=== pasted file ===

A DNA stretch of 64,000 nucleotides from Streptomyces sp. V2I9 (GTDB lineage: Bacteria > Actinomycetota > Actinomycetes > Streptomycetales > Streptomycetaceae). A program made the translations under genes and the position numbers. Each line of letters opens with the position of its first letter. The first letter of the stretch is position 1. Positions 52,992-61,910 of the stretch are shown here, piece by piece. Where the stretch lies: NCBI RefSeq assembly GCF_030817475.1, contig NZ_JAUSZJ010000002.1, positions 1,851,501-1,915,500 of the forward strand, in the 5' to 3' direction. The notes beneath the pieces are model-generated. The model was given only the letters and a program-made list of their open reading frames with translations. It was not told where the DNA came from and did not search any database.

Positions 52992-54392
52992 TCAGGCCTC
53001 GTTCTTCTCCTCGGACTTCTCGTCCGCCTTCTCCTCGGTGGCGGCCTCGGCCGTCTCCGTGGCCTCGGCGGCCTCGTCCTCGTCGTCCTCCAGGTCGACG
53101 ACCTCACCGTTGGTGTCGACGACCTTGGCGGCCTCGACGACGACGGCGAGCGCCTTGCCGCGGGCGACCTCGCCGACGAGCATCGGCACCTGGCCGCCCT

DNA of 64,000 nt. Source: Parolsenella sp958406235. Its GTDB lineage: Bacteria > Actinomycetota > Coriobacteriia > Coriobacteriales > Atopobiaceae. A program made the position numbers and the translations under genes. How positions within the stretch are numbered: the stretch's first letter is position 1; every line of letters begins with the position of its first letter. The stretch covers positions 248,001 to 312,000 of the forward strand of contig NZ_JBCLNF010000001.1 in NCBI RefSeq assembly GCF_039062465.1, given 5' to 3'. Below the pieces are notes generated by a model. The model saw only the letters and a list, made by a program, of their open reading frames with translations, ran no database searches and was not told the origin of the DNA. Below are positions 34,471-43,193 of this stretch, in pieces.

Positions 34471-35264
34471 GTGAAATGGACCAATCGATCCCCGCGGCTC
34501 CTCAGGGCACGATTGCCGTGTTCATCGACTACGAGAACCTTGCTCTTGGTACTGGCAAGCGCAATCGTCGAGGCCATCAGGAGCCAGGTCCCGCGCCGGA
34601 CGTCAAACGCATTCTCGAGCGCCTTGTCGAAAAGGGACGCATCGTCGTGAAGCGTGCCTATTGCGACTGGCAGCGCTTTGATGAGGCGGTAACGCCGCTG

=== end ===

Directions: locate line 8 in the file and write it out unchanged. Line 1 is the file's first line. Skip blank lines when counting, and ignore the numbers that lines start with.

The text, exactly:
34471 GTGAAATGGACCAATCGATCCCCGCGGCTC